completely valid until a party obtains a court order nullifying the relationship. The parties
may ratify a voidable marriage upon removal of the impediment preventing a lawful
marriage, thus making the union valid. Living together as Husband and Wife following the
removal of the impediment typically constitutes a ratification. A voidable marriage can only
be attacked by a direct action brought by one of the parties against the other and therefore
cannot be attacked after the death of a spouse. It differs from a void marriage where no
valid marital relationship ever existed.

Most jurisdictions hold that the marriage of a person under the statutory age of consent but
over the age of seven is voidable rather than void. Such a marriage may be subject to
attack through an Annulment or may be ratified when the under-age party reaches the age
of consent. Some jurisdictions have determined that a marriage involving an incompetent
party is void, but others hold that such a marriage is only voidable. A voidable marriage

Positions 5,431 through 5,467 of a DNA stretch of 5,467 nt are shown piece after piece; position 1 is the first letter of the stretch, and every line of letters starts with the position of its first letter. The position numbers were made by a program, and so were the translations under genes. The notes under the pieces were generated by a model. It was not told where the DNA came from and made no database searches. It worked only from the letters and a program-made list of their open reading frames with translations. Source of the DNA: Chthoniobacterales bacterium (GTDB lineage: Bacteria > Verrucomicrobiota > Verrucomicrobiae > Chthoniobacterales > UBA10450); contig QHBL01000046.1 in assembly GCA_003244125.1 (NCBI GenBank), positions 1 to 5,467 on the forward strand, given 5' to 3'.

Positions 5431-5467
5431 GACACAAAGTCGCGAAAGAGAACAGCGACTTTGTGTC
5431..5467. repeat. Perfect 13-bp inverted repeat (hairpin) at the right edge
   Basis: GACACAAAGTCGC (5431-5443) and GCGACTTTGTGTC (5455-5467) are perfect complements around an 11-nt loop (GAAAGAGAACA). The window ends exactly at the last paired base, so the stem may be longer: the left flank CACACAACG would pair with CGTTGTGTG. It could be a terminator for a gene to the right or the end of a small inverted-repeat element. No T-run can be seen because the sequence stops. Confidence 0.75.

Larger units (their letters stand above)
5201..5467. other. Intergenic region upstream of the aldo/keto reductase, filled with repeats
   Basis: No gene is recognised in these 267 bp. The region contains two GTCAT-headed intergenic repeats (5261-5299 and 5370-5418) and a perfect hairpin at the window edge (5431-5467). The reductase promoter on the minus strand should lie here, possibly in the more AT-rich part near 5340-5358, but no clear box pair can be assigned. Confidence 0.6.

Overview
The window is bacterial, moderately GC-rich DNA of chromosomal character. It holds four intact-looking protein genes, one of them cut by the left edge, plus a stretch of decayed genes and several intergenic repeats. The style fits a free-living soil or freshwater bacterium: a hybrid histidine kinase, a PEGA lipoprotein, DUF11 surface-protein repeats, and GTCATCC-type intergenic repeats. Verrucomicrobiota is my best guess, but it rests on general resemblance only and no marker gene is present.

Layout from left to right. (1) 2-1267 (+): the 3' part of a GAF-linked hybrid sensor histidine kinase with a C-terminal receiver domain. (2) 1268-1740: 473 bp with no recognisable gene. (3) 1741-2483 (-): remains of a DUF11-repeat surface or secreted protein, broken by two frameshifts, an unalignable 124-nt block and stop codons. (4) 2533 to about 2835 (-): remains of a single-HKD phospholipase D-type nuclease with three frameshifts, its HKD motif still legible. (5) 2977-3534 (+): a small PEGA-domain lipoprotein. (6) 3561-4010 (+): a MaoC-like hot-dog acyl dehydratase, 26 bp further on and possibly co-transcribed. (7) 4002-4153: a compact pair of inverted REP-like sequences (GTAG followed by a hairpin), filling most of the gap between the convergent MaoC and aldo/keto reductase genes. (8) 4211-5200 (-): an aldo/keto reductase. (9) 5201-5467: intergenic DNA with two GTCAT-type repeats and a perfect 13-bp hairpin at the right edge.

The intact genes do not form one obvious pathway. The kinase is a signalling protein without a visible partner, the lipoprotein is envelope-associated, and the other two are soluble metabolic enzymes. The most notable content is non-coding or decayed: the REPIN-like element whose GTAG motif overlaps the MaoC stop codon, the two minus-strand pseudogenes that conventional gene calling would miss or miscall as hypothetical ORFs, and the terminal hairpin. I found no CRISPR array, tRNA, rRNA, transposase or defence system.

involving an incompetent party may be ratified during periods when the party is lucid or
after she or he regains competency. Generally, a marriage procured or induced by certain
types of fraud is viewed as voidable; voluntary Cohabitation following a disclosure of all
pertinent facts ratifies the marriage. A marriage made without the voluntary consent of one
of the parties is generally considered voidable. Moreover, a person who is so intoxicated at
the time of marriage as to be incapable of understanding the nature of the marital contract
lacks the capacity to consent, and such a marriage is voidable.

voidable adj. capable of being made void. Example: a contract entered into by a minor
under 18 is voidable upon his/her reaching majority, but the minor may also affirm the
contract at that time. "Voidable" is distinguished from "void" in that it means only that a
thing can become void, but is not necessarily so.